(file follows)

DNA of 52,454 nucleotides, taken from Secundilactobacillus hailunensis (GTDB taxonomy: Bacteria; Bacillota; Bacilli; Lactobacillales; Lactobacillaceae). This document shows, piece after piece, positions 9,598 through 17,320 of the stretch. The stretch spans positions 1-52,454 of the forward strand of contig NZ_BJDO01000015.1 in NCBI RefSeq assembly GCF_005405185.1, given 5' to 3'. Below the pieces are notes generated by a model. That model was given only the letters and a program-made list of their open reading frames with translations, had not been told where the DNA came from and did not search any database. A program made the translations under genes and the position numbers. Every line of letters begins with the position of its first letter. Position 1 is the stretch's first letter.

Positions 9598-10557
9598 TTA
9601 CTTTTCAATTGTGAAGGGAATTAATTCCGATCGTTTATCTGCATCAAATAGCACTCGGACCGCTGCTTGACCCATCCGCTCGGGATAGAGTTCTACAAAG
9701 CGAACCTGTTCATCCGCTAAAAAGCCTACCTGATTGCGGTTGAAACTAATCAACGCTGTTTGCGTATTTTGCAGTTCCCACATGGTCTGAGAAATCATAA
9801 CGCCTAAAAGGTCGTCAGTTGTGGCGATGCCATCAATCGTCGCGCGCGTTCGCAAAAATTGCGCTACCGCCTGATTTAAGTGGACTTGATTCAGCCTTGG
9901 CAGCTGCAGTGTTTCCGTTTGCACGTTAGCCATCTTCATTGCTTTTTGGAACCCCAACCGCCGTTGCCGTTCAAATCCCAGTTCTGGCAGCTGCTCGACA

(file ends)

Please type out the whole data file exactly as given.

DNA of 52,454 nucleotides, taken from Secundilactobacillus hailunensis (GTDB taxonomy: Bacteria; Bacillota; Bacilli; Lactobacillales; Lactobacillaceae). This document shows, piece after piece, positions 9,598 through 17,320 of the stretch. The stretch spans positions 1-52,454 of the forward strand of contig NZ_BJDO01000015.1 in NCBI RefSeq assembly GCF_005405185.1, given 5' to 3'. Below the pieces are notes generated by a model. That model was given only the letters and a program-made list of their open reading frames with translations, had not been told where the DNA came from and did not search any database. A program made the translations under genes and the position numbers. Every line of letters begins with the position of its first letter. Position 1 is the stretch's first letter.

Positions 9598-10557
9598 TTA
9601 CTTTTCAATTGTGAAGGGAATTAATTCCGATCGTTTATCTGCATCAAATAGCACTCGGACCGCTGCTTGACCCATCCGCTCGGGATAGAGTTCTACAAAG
9701 CGAACCTGTTCATCCGCTAAAAAGCCTACCTGATTGCGGTTGAAACTAATCAACGCTGTTTGCGTATTTTGCAGTTCCCACATGGTCTGAGAAATCATAA
9801 CGCCTAAAAGGTCGTCAGTTGTGGCGATGCCATCAATCGTCGCGCGCGTTCGCAAAAATTGCGCTACCGCCTGATTTAAGTGGACTTGATTCAGCCTTGG
9901 CAGCTGCAGTGTTTCCGTTTGCACGTTAGCCATCTTCATTGCTTTTTGGAACCCCAACCGCCGTTGCCGTTCAAATCCCAGTTCTGGCAGCTGCTCGACA